Working Backward

Reading: S&Z pp. 208ff


One use of decision trees is to sort out options in complex decision situations. The textbook's example has us comparing a number of urban development opportunities — wildlife refuge, mini-golf, park, condos, single family homes, apartments. We group these into two categories: recreation and housing. Then we compare the recreation alternatives, select the best one, and then compare the housing options and select the best one. Then, we compare the top housing option and the top recreation option.

This is called working backward because we start over on the right, assuming we've made some decisions to get us to the last branching point. In effect, we are saying, "assume you have gotten to this point, then what should you do?" This allows us to prune the tree and simplify the decision task.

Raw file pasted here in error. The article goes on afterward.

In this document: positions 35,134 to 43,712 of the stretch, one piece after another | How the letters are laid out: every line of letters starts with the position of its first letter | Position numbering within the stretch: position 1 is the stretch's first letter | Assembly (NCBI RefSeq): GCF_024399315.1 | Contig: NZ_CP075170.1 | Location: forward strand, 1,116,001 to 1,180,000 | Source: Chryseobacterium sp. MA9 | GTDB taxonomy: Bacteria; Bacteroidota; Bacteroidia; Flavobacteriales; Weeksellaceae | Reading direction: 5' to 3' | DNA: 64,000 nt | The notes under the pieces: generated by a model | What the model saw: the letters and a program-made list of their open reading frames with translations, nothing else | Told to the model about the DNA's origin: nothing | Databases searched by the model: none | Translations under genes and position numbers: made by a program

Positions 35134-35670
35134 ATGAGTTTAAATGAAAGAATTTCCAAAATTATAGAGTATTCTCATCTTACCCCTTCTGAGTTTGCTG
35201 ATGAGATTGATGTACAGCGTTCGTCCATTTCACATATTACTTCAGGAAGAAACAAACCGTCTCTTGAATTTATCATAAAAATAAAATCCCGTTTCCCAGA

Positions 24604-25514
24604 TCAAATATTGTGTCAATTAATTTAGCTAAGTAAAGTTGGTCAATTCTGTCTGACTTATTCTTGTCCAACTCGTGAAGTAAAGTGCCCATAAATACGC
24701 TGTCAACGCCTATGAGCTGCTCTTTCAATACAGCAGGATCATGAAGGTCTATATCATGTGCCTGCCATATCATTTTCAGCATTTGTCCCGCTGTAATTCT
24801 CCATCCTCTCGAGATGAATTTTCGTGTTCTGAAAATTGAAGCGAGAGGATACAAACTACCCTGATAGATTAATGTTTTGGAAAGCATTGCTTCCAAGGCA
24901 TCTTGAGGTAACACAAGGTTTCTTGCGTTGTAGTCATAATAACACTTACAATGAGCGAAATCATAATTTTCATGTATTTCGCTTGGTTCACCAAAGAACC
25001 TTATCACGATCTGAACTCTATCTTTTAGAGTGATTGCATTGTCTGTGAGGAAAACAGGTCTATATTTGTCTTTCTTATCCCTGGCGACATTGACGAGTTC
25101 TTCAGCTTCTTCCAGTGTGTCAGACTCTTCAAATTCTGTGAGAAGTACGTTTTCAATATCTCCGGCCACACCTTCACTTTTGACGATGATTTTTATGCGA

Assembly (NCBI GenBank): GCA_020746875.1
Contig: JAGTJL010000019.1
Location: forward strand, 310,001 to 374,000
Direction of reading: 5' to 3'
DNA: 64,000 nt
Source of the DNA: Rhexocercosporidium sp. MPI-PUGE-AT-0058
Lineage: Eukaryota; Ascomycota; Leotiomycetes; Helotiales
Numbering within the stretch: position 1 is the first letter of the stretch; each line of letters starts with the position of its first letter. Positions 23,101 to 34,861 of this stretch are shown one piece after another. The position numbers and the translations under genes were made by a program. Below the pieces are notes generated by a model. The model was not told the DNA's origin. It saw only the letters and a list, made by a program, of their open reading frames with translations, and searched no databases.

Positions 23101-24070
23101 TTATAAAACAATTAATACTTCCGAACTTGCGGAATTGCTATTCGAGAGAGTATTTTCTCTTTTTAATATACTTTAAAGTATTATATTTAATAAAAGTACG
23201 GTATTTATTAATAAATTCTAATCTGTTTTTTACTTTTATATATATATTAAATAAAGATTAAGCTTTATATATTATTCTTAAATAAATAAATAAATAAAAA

As the book says, no big deal.


Here's the example the book offers:

A hospital administrator-we'll call her Harriet-must let a contract for reseeding the hospital lawn. She can give the contract to company A, which has agreed to do the job for $1500 provided that the weather is good over the next month; the charge will escalate to $2400 if the weather is bad . (Bad weather is defined as less than one or more than four inches of rain.) Or she can give it to company B, which has submitted a tlat bid of $2000. Meteorological records indicate that there is a 15 percent chance there will be less than one inch of rain and a 25 percent chance of more than four inches. Thus there is a 60 percent chance that the weather will be good. What should Harriet do?

Sketch the decision tree.